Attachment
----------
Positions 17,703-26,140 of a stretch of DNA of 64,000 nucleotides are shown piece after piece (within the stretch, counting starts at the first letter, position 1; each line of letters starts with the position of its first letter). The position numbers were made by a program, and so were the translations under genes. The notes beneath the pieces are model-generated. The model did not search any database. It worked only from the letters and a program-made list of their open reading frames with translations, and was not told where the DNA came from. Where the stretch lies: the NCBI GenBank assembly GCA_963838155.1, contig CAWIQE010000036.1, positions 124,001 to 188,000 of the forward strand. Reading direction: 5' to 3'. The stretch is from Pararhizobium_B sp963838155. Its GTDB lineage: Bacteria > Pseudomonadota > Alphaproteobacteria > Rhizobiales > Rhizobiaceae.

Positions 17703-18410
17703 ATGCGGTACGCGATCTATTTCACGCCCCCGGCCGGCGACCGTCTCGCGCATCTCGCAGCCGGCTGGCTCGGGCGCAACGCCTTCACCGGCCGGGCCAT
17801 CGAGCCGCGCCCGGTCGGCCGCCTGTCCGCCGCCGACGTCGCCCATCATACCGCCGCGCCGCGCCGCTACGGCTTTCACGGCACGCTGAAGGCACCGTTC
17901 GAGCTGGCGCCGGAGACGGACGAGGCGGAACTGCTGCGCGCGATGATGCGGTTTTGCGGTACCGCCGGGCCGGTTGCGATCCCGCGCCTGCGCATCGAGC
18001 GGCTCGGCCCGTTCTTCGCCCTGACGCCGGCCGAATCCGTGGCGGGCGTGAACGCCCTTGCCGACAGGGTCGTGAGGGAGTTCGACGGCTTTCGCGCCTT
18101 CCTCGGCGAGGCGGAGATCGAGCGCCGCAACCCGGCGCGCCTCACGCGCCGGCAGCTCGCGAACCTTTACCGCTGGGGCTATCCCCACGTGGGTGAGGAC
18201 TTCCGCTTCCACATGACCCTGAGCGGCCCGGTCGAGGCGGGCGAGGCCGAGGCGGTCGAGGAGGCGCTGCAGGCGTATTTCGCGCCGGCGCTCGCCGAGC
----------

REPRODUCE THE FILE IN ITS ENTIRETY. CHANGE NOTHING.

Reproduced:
Positions 17,703-26,140 of a stretch of DNA of 64,000 nucleotides are shown piece after piece (within the stretch, counting starts at the first letter, position 1; each line of letters starts with the position of its first letter). The position numbers were made by a program, and so were the translations under genes. The notes beneath the pieces are model-generated. The model did not search any database. It worked only from the letters and a program-made list of their open reading frames with translations, and was not told where the DNA came from. Where the stretch lies: the NCBI GenBank assembly GCA_963838155.1, contig CAWIQE010000036.1, positions 124,001 to 188,000 of the forward strand. Reading direction: 5' to 3'. The stretch is from Pararhizobium_B sp963838155. Its GTDB lineage: Bacteria > Pseudomonadota > Alphaproteobacteria > Rhizobiales > Rhizobiaceae.

Positions 17703-18410
17703 ATGCGGTACGCGATCTATTTCACGCCCCCGGCCGGCGACCGTCTCGCGCATCTCGCAGCCGGCTGGCTCGGGCGCAACGCCTTCACCGGCCGGGCCAT
17801 CGAGCCGCGCCCGGTCGGCCGCCTGTCCGCCGCCGACGTCGCCCATCATACCGCCGCGCCGCGCCGCTACGGCTTTCACGGCACGCTGAAGGCACCGTTC
17901 GAGCTGGCGCCGGAGACGGACGAGGCGGAACTGCTGCGCGCGATGATGCGGTTTTGCGGTACCGCCGGGCCGGTTGCGATCCCGCGCCTGCGCATCGAGC
18001 GGCTCGGCCCGTTCTTCGCCCTGACGCCGGCCGAATCCGTGGCGGGCGTGAACGCCCTTGCCGACAGGGTCGTGAGGGAGTTCGACGGCTTTCGCGCCTT
18101 CCTCGGCGAGGCGGAGATCGAGCGCCGCAACCCGGCGCGCCTCACGCGCCGGCAGCTCGCGAACCTTTACCGCTGGGGCTATCCCCACGTGGGTGAGGAC
18201 TTCCGCTTCCACATGACCCTGAGCGGCCCGGTCGAGGCGGGCGAGGCCGAGGCGGTCGAGGAGGCGCTGCAGGCGTATTTCGCGCCGGCGCTCGCCGAGC